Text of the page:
The Moral Implications of Bankruptcy
A Close Look at Debt Forgiveness in the Bible
Bankruptcy provides a fresh start because it eliminates portions of a borrower’s debt. But many wonder if filing bankruptcy is irresponsible or even morally wrong. If a person lends you money because you have promised to pay it back, isn’t it wrong to use even a lawful procedure to free yourself from this obligation?
According to the Bible, no. Multiple passages, in fact, urge lenders to regularly practice forgiveness.
“At the end of every seventh year, you must cancel your debts. This is how it must be done. Creditors must cancel the loans they have made to their fellow Israelites. They must not demand payment from their neighbors or relatives, for the LORD’s time of release has arrived.” – Deuteronomy 15:1-2
While bankruptcy is an extensive, court-administered process, the Bible outlines a legal structure that releases debts automatically every seven years. There is no close analysis of each debt as there is in bankruptcy.
The Bible also condemns interest—in any amount. Meanwhile, we see a vicious debt cycle in today’s society, in which borrowers make substantial payments every month without reducing the principal because the level of interest is so high. The Bible compares this lifelong indebtedness to a master/slave relationship.
“If there is a poor man among your brothers…do not be hardhearted or tightfisted toward your poor brother. Rather be open-handed and freely lend him whatever he needs.” -- Deuteronomy 15:7-10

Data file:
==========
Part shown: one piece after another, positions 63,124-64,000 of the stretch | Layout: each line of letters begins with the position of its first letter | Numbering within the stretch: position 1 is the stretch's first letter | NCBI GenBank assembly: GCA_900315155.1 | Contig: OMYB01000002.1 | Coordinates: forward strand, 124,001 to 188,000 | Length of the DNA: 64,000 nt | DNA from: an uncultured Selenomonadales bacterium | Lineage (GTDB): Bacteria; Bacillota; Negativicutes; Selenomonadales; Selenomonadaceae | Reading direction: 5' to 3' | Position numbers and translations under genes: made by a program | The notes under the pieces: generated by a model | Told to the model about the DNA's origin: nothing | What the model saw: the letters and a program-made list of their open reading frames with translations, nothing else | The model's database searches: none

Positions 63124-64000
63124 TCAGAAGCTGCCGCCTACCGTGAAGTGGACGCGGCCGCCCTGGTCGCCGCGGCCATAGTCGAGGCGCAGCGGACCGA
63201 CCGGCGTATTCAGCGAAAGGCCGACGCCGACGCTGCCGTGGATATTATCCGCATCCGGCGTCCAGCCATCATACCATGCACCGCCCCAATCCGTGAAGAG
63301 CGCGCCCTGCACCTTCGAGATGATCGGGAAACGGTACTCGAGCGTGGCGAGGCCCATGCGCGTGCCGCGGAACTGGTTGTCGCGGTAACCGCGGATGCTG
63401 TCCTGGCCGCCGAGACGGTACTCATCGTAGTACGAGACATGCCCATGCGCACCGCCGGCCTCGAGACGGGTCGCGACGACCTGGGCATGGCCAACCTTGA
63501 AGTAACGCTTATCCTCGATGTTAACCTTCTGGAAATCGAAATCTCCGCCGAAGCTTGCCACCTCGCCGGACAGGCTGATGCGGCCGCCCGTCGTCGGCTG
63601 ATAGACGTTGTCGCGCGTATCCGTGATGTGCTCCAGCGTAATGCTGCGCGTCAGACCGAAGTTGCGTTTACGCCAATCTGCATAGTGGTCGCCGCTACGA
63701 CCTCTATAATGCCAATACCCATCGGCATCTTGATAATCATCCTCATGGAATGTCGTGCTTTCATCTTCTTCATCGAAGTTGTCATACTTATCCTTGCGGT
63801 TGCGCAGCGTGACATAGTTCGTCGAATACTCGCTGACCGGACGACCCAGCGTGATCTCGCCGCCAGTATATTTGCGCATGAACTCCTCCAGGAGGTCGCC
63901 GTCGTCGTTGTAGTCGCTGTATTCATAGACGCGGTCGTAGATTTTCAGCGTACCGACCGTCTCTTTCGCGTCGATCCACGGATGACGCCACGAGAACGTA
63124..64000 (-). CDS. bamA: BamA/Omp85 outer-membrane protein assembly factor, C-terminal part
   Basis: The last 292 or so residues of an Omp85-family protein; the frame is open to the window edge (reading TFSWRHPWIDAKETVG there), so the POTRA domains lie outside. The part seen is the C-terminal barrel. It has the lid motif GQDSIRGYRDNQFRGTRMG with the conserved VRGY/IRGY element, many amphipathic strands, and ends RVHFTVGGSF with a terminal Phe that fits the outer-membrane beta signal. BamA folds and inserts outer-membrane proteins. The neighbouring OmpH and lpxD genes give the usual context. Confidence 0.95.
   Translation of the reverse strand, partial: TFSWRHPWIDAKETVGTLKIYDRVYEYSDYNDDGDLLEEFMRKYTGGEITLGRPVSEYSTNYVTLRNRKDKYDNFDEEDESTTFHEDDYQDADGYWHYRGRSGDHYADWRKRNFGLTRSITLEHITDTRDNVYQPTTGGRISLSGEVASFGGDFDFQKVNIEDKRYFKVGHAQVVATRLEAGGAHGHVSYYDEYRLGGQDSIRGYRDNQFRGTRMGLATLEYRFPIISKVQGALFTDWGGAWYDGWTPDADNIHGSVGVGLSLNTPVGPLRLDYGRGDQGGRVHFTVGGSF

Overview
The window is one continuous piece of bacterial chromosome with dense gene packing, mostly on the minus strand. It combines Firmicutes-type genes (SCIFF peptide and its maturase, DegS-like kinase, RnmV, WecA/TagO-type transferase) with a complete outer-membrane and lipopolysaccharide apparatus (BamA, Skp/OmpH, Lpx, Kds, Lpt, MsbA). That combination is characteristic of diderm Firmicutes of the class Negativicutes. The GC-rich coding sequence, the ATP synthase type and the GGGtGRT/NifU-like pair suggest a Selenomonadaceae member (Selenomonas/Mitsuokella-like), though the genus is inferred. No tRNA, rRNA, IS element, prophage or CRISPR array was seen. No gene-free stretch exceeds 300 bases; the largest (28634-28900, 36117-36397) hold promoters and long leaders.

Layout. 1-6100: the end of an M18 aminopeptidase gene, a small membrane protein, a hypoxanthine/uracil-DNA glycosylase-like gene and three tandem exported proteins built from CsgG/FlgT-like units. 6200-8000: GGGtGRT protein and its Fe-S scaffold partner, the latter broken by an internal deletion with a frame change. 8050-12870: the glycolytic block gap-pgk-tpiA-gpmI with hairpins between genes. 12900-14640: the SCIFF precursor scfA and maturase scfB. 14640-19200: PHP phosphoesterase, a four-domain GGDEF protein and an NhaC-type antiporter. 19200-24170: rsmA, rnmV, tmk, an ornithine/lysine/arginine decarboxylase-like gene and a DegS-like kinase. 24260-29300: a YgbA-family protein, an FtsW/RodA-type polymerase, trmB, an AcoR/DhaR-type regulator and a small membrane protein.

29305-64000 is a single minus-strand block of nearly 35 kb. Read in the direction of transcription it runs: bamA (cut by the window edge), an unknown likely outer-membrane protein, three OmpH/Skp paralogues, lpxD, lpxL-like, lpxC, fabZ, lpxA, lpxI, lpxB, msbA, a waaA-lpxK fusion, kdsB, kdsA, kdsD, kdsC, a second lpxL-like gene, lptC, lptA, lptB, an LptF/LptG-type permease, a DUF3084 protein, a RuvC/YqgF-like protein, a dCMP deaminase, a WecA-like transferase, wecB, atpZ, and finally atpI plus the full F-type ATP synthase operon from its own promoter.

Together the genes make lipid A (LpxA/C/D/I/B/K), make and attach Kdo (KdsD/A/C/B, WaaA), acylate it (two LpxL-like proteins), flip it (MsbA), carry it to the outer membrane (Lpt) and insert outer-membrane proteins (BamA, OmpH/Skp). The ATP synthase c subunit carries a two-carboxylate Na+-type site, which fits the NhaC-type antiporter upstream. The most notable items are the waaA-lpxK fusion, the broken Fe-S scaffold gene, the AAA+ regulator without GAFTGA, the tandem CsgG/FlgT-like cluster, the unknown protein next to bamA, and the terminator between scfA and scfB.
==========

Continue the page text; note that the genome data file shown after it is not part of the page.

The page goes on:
In general, the Bible promotes nothing less than compassion for the poor. Kindness to those in debt or poverty takes precedence over material obligations. The rich and/or the government were instructed to lend without collecting interest, forgive every seven years, and even provide income maintenance programs to ensure every family had what they needed, even during and after substantial misfortune. Guaranteeing economic security to every family was the highest priority, even above the collection of debts.
Ultimately, the Bible encourages a certain balance between the obligation to repay lenders and the need for compassion and forgiveness. Mercy, according to both the Old and New Testaments, must always override financial obligations.
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The current bankruptcy laws, substantially tightened by the Bankruptcy Abuse Prevention and Consumer Protection Act of 2005, do not extend this compassion to the poor. Although the concept of bankruptcy is thousands of years old, obtaining relief from debt is arguably more difficult than it has been in recent decades. Today’s collection agencies may be pushing the idea that bankruptcy is immoral and irresponsible, but we must continue to have unfettered access to this legal forgiveness. As bankruptcy attorneys, we work on a regular basis to safeguard this access.
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